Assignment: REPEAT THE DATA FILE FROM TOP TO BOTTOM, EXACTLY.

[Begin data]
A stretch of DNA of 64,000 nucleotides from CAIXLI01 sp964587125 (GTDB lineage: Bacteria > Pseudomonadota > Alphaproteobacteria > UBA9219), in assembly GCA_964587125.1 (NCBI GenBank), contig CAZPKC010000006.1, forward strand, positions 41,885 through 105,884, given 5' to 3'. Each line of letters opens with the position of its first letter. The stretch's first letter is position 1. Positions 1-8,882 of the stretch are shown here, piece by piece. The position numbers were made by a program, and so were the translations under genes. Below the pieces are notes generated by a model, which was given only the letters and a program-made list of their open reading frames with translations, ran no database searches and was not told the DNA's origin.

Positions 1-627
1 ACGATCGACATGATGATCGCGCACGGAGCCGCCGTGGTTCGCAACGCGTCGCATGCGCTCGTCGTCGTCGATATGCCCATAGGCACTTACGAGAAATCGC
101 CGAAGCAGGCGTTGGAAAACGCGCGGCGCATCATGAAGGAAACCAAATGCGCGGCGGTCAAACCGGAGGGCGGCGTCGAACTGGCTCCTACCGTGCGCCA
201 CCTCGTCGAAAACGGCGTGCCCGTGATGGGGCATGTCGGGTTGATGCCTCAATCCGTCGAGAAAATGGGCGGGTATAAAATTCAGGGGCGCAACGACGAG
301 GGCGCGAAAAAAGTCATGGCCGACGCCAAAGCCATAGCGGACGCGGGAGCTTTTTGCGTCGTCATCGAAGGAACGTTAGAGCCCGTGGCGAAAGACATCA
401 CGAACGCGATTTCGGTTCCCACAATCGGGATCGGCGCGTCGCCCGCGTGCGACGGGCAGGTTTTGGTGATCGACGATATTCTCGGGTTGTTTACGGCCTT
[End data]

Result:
A stretch of DNA of 64,000 nucleotides from CAIXLI01 sp964587125 (GTDB lineage: Bacteria > Pseudomonadota > Alphaproteobacteria > UBA9219), in assembly GCA_964587125.1 (NCBI GenBank), contig CAZPKC010000006.1, forward strand, positions 41,885 through 105,884, given 5' to 3'. Each line of letters opens with the position of its first letter. The stretch's first letter is position 1. Positions 1-8,882 of the stretch are shown here, piece by piece. The position numbers were made by a program, and so were the translations under genes. Below the pieces are notes generated by a model, which was given only the letters and a program-made list of their open reading frames with translations, ran no database searches and was not told the DNA's origin.

Positions 1-627
1 ACGATCGACATGATGATCGCGCACGGAGCCGCCGTGGTTCGCAACGCGTCGCATGCGCTCGTCGTCGTCGATATGCCCATAGGCACTTACGAGAAATCGC
101 CGAAGCAGGCGTTGGAAAACGCGCGGCGCATCATGAAGGAAACCAAATGCGCGGCGGTCAAACCGGAGGGCGGCGTCGAACTGGCTCCTACCGTGCGCCA
201 CCTCGTCGAAAACGGCGTGCCCGTGATGGGGCATGTCGGGTTGATGCCTCAATCCGTCGAGAAAATGGGCGGGTATAAAATTCAGGGGCGCAACGACGAG
301 GGCGCGAAAAAAGTCATGGCCGACGCCAAAGCCATAGCGGACGCGGGAGCTTTTTGCGTCGTCATCGAAGGAACGTTAGAGCCCGTGGCGAAAGACATCA
401 CGAACGCGATTTCGGTTCCCACAATCGGGATCGGCGCGTCGCCCGCGTGCGACGGGCAGGTTTTGGTGATCGACGATATTCTCGGGTTGTTTACGGCCTT